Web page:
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According to what we all learned in Econ 101, higher interest rates are the tool used to slow a raging economy that is triggering runaway inflation. When the Fed was striving to recover from the financial meltdown of 2008, the FOMC’s target for inflation was a minimum of 2%. Bernanke frequently assured us that low interest rates weren't a problem as long as inflation remained contained at or below the FOMC target of 2%. Was Powell just trying to flex his muscle and show Trump who’s boss after Trump’s earlier tweets about the previous interest rate hikes? If so, Powell’s ego is costing ordinary Americans a lot of money. Earlier rate hikes this year could be justified, but this week’s rate increase, the fourth increase this year, just sent the market into the toilet for absolutely no good reason.

The Standard and Poors 500 Index (SPX) closed today at 2417, down 51 points. SPX is now down 21% from October 3rd, meeting the traditional definition of a bear market as opposed to a correction. The S&P 500 lost 6.7% this week alone and is now down 10% for the year. Unless something dramatic happens, 2018 is going into the record books as a losing year.


On Wednesday morning, the markets appeared to be finding support amid speculation that the Fed would not raise interest rates again. After the announcement, the positive gains for the day were erased and the plunge began in earnest. Trading volume in the S&P 500 companies ran above the the 50-day moving average (dma) all week and spiked today, but that was to be expected since this was quadruple witching.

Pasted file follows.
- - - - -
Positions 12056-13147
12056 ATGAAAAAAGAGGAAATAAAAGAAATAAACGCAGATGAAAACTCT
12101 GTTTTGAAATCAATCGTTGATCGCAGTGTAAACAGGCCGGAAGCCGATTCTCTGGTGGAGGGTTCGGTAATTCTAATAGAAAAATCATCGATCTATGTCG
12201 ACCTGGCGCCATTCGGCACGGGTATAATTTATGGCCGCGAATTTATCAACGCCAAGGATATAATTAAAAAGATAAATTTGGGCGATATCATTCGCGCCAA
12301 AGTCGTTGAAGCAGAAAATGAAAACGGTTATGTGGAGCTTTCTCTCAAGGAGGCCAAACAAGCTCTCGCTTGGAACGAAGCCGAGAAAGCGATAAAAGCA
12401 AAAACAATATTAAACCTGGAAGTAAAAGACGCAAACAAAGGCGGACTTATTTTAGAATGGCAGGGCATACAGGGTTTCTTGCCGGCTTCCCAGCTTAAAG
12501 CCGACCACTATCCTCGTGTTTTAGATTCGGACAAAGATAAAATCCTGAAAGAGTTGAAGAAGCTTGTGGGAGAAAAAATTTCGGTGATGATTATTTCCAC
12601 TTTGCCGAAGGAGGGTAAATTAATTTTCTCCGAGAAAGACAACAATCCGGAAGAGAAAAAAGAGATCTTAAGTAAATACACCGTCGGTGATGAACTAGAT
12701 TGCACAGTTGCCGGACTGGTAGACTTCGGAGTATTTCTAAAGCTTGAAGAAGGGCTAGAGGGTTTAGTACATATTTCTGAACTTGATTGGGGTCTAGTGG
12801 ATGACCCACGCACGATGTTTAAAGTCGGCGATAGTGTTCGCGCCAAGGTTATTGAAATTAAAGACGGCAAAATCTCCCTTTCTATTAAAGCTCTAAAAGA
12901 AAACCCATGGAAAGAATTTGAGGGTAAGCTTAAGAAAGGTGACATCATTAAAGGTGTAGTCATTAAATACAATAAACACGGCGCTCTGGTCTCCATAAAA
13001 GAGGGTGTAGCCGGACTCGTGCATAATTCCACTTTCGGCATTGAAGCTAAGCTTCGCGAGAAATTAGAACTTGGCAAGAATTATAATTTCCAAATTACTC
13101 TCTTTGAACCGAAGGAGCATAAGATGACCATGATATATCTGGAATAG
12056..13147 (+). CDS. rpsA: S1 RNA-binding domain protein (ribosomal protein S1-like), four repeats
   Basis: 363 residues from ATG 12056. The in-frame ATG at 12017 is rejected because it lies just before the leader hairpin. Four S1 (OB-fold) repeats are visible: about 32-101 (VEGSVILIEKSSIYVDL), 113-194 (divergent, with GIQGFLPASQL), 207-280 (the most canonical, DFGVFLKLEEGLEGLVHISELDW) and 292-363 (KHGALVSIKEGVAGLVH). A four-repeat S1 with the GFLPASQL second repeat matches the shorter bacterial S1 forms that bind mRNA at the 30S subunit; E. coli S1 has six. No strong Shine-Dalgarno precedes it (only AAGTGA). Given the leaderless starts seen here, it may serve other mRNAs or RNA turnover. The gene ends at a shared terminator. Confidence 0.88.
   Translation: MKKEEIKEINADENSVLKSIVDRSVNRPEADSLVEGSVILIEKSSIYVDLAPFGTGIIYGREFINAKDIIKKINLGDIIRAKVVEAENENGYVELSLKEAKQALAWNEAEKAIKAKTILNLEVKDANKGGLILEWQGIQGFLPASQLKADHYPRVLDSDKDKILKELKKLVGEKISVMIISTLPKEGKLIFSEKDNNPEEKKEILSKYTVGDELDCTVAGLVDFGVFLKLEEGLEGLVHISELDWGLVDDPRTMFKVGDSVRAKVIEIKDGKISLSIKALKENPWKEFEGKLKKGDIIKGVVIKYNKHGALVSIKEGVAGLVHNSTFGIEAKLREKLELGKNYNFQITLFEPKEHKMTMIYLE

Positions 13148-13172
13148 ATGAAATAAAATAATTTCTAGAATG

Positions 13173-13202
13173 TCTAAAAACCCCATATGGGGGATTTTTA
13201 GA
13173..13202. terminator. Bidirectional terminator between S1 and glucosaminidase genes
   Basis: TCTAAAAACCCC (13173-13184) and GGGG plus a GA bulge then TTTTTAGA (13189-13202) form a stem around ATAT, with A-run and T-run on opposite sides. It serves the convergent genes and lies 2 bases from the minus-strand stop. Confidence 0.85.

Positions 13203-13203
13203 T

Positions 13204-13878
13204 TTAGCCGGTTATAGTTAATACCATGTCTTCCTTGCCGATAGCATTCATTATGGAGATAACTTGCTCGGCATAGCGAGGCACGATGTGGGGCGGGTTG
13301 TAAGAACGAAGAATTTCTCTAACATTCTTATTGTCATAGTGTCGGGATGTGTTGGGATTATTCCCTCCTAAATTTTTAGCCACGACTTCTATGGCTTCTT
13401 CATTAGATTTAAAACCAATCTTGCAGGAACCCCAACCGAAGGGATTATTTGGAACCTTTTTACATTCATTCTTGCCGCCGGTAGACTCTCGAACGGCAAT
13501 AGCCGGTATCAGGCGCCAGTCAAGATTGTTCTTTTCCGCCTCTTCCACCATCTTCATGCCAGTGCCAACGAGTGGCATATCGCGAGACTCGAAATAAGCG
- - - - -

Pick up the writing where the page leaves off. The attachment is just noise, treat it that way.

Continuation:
SPX has run along the lower edge of the Bollinger bands every day this week, and this is very unusual. The February correction was more normal, with occasional pops back higher during the pullback. This was an unusually severe week in the markets.

Volatility, as measured by the S&P 500 volatility index, VIX, closed today at 30%. As one might expect in a week like this one, VIX moved higher each day this week after opening Monday at 22%. VIX reached highs around 25% in the October correction, and hit 37% in February. This correction is getting serious.

The Russell 2000 Index (RUT) closed today at 1292, down 34 points. Russell opened the week at 1411 and lost 8.4% this week, once again leading the overall market lower, just as it has been since early October.

The NASDAQ Composite index closed today at 6333, down 195 points, or 3%. NASDAQ broke through its February’s correction low at 6874 on Monday and has not slowed down all week. NASDAQ’s trading volume mirrored SPX, running above average all week and spiking today with quadruple witching.

SPX joined NASDAQ in breaking its February correction low on Monday, but Russell had already broken that support level last week. That effectively leaves market technical analysts without an obvious support level to watch for a bounce, signaling the end of this correction. It leaves us wondering, when will the market find the bottom?

The final estimate of third quarter GDP growth was reported this morning at +3.4%. The disconnect of our economy’s health and this market is remarkable. But four interest rate hikes this year are taking their toll. And the uncertainties surrounding the trade negotiations with China continue to worry investors.